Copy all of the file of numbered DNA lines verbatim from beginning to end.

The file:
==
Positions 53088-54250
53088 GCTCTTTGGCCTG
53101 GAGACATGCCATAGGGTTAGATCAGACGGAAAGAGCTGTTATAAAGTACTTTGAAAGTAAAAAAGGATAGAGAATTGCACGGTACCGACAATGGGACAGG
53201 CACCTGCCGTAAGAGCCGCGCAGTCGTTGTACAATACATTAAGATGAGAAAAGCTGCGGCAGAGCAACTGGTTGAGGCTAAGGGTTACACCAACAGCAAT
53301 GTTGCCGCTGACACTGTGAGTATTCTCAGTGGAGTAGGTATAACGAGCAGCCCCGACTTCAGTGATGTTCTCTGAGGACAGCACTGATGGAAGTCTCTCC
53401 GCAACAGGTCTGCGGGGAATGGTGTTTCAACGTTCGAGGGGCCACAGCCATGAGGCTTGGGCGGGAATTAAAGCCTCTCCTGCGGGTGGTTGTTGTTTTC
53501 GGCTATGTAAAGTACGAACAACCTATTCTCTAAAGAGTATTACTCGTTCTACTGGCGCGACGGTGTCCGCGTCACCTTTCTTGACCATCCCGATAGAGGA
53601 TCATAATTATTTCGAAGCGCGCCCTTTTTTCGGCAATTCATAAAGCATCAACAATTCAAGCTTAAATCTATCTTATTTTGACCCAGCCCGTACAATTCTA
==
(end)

Positions 53088-54250
53088 GCTCTTTGGCCTG
53101 GAGACATGCCATAGGGTTAGATCAGACGGAAAGAGCTGTTATAAAGTACTTTGAAAGTAAAAAAGGATAGAGAATTGCACGGTACCGACAATGGGACAGG
53201 CACCTGCCGTAAGAGCCGCGCAGTCGTTGTACAATACATTAAGATGAGAAAAGCTGCGGCAGAGCAACTGGTTGAGGCTAAGGGTTACACCAACAGCAAT
53301 GTTGCCGCTGACACTGTGAGTATTCTCAGTGGAGTAGGTATAACGAGCAGCCCCGACTTCAGTGATGTTCTCTGAGGACAGCACTGATGGAAGTCTCTCC
53401 GCAACAGGTCTGCGGGGAATGGTGTTTCAACGTTCGAGGGGCCACAGCCATGAGGCTTGGGCGGGAATTAAAGCCTCTCCTGCGGGTGGTTGTTGTTTTC
53501 GGCTATGTAAAGTACGAACAACCTATTCTCTAAAGAGTATTACTCGTTCTACTGGCGCGACGGTGTCCGCGTCACCTTTCTTGACCATCCCGATAGAGGA
53601 TCATAATTATTTCGAAGCGCGCCCTTTTTTCGGCAATTCATAAAGCATCAACAATTCAAGCTTAAATCTATCTTATTTTGACCCAGCCCGTACAATTCTA